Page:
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Bioinformatics is a visual analytics (sometimes)

18 Dec

Short description of my research interest is “I do proteins” (I took this phrase from my friend Ana). I try to figure out what particular protein, protein family, or set of proteins does in the wider context. Usually I start where automated methods have ended – I have all kinds of annotation so I try to put data together and form some hypothesis. I recently realized that the process is basically visualizing different kind of data – or rather looking at the same issue from many different perspectives.

It starts with alignments. Lots of alignments. And they all end up in different forms of visual representation. Sometimes it’s a conservation with secondary structure prediction (with AlignmentViewer or Jalview):

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Sometimes I look for transmembrane beta-barrels (with ProfTMB):

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Sometimes I try to find a pattern in hydrophobicity and side-chain size values across the alignment (Aln2Plot):

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Afterwards I seek for patterns and interesting correlations in domain organization (PFAM, Smart):

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Sometimes I map all these findings onto a structure or a model that I make somewhere in the meantime based on found data (Pymol, VMD, Chimera):

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I also try to make sense out of genomic context (works for eukaryotic organisms as well – The SEED):

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I investigate how the proteins cluster together according to their similarity (CLANS):

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And figure out how the protein or the system I’m studying fits into interaction or metabolic networks (Cytoscape, Medusa, STRING, STITCH):

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If there’s some additional numerical information I dump it into analysis software (R, for simpler things DiVisa):

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And I make note along the process in the form of a mindmap (Freemind, recently switched to Xmind, because it allows to store attachments and images in the mindmap file, not just link to them like Freemind does):blog-0010

So it turns out that I mainly do visual analytics. I spend considerable amount of time on preparing various representations of biological data and then the rest of the time I look at the pictures. While that’s not something every bioinformatician does, many of my colleagues have their own workflows that also rely heavily on pictures. For some areas it’s more prominent, for others it’s not, but the fact is that pictures are everywhere.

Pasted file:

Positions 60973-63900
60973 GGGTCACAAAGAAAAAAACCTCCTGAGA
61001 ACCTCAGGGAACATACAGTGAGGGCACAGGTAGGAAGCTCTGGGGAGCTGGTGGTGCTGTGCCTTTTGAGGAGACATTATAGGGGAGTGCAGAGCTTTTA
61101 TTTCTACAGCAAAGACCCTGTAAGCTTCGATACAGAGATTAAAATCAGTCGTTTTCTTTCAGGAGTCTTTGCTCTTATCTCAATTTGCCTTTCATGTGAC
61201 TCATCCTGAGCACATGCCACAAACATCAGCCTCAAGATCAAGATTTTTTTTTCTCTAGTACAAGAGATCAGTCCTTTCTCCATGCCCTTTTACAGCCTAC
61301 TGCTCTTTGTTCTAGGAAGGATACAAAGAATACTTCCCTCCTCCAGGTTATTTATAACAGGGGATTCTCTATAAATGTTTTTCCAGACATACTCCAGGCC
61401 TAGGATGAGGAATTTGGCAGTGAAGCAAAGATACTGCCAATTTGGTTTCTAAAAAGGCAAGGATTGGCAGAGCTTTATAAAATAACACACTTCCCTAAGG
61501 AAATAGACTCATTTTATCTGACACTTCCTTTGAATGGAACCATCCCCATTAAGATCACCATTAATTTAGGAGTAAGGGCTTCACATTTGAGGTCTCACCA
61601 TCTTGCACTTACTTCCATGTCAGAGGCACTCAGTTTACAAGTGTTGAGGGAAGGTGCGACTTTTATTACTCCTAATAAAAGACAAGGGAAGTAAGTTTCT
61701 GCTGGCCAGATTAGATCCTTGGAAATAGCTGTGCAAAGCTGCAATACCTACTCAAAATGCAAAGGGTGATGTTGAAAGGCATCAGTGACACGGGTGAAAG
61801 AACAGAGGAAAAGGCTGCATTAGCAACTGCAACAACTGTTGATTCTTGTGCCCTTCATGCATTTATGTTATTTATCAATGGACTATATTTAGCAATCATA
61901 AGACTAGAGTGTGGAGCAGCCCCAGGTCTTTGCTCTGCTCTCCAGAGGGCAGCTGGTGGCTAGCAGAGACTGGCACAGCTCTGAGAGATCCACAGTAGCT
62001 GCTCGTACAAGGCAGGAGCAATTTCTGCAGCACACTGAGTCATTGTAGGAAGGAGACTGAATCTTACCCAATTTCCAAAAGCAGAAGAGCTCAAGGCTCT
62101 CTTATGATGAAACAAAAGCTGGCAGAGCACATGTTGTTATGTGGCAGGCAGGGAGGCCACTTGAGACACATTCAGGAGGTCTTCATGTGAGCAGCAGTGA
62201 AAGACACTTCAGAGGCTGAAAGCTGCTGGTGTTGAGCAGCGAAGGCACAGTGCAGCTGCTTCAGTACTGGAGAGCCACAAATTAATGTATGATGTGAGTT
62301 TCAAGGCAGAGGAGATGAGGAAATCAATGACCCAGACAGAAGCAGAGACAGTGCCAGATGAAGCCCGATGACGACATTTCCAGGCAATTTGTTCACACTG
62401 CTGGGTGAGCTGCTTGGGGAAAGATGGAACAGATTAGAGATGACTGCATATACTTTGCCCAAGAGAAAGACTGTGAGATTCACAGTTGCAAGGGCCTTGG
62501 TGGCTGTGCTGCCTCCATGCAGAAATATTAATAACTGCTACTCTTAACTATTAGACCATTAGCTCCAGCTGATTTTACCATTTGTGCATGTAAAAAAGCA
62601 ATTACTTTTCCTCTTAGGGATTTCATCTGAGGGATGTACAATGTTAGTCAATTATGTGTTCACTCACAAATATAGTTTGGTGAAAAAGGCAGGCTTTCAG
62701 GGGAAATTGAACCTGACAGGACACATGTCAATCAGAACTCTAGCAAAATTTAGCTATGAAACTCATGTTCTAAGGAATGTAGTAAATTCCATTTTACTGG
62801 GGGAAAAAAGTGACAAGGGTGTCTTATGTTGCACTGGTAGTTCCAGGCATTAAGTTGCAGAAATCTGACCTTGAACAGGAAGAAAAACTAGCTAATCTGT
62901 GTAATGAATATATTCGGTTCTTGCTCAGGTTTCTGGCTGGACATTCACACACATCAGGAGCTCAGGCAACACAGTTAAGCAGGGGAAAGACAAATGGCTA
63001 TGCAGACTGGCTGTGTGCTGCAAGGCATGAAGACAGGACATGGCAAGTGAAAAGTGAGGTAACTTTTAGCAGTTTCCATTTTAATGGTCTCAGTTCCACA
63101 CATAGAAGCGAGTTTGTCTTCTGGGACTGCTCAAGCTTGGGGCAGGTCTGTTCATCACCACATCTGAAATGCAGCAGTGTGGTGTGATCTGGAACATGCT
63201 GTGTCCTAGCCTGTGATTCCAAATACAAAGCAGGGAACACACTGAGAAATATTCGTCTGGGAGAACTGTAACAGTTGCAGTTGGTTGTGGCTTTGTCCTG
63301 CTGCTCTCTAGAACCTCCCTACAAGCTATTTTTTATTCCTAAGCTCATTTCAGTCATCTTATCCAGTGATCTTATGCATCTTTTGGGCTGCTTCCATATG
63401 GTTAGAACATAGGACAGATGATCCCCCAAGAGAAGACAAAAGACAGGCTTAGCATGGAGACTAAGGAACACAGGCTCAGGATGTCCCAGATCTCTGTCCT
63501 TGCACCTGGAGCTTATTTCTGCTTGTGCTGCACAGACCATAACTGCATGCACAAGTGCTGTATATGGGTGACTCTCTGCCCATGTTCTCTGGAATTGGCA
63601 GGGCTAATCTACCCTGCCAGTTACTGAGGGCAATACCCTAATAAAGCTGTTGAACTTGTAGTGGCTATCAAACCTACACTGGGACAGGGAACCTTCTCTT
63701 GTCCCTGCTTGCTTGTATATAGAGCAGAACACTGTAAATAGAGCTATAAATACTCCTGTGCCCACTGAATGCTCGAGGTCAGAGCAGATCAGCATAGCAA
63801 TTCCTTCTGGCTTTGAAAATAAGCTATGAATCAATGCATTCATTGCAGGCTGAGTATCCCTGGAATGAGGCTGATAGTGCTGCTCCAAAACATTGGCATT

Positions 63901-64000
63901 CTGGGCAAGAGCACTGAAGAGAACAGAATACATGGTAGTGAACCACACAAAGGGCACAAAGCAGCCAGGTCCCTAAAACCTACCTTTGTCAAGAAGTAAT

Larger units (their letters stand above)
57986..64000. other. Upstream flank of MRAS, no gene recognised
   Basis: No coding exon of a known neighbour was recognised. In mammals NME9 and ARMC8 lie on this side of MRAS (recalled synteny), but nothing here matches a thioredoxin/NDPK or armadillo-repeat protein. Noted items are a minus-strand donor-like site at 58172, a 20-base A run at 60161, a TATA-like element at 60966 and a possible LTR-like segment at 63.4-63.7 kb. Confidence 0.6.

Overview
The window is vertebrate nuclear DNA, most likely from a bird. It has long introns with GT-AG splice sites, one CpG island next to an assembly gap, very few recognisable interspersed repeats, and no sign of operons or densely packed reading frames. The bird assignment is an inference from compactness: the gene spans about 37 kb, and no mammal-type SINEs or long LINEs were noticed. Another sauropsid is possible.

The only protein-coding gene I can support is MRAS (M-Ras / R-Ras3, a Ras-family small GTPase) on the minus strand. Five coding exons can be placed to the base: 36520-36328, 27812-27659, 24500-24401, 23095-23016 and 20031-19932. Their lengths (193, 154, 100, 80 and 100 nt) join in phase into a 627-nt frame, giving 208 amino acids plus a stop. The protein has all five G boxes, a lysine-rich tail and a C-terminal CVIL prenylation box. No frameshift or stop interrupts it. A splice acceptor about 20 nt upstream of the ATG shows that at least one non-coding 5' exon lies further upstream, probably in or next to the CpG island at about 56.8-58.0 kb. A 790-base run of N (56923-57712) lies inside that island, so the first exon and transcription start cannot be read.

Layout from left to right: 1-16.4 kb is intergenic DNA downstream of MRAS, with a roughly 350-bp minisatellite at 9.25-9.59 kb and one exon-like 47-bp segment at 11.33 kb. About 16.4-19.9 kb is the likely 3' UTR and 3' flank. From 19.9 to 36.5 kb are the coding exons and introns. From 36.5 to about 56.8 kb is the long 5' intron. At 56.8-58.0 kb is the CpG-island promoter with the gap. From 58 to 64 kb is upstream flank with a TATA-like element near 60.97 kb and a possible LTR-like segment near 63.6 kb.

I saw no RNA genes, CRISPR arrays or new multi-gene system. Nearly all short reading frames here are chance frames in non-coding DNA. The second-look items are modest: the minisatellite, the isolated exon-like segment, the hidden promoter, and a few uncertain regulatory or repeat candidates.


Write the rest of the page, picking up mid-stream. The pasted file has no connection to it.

There are two reasons I use manual workflow with lots looking at intermediate results: I work with weak signals (for example, sometimes I need to run BLAST at E-value of 1000) or I need to deeply understand the system I study. Making connections between two seemingly unrelated biological entities requires wrapping one’s brain around the problem and… lots of looking at it.

And here comes the frustration. I counted that I use more than twenty (!) different programs for visualization. And even if I’m enjoying monitor setup 4500 pixels wide which is almost enough to put all that data onto screen, the main issue is that the software isn’t connected. AlignmentViewer cannot adjust its display automatically based on the domain I’m looking at or a network node I’m investigating – I need to do it by myself. Of course I can couple alignments and structure in Jalview, Chimera or VMD but I don’t find such solution to be usable on the long run. To have the best of all worlds, I need to juggle all these applications.

I’ve been longing for some time already for a generic visualization platform that is able to show 2D and 3D data within the single environment, so I follow development of SecondLife visualization environment and Croquet/Cobalt initiatives. While these don’t look very exciting right now, I hope they will provide a common platform for different visualization methods (and of course visual collaboration environment).

But to be realistic, visual analytics in biology is not going to become a mainstream. It’s far more efficient to improve algorithms for multidimensional data analysis than to spend more time looking at pictures. I had already few such situations when I could see some weak signal and in a year or two it became obvious. But I’m still going to enjoy scientific visualization. I came to science for aesthetic reasons after all. 🙂

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6 responses to “Bioinformatics is a visual analytics (sometimes)

  1. Paulo

    December 18, 2008 at 21:41

    Great post, also a good repository of tools and methods.

     
  2. Bertalan Meskó

    December 22, 2008 at 21:49

    You are amazing! I was looking for such tools.

     
  3. Andrew Clegg

    December 24, 2008 at 16:20

    Have you looked at UTOPIA? This kind of cross-tool integration is the kind of thing they’re focusing on, along with an emphasis on visualization.

    http://utopia.cs.manchester.ac.uk/

    At the moment though, the main capabilities are sequence retrieval, alignment, and structure viewing, so it’ll be a while before they can replace all the separate tools you list. Very nice looking though.

    Andrew.

     
 
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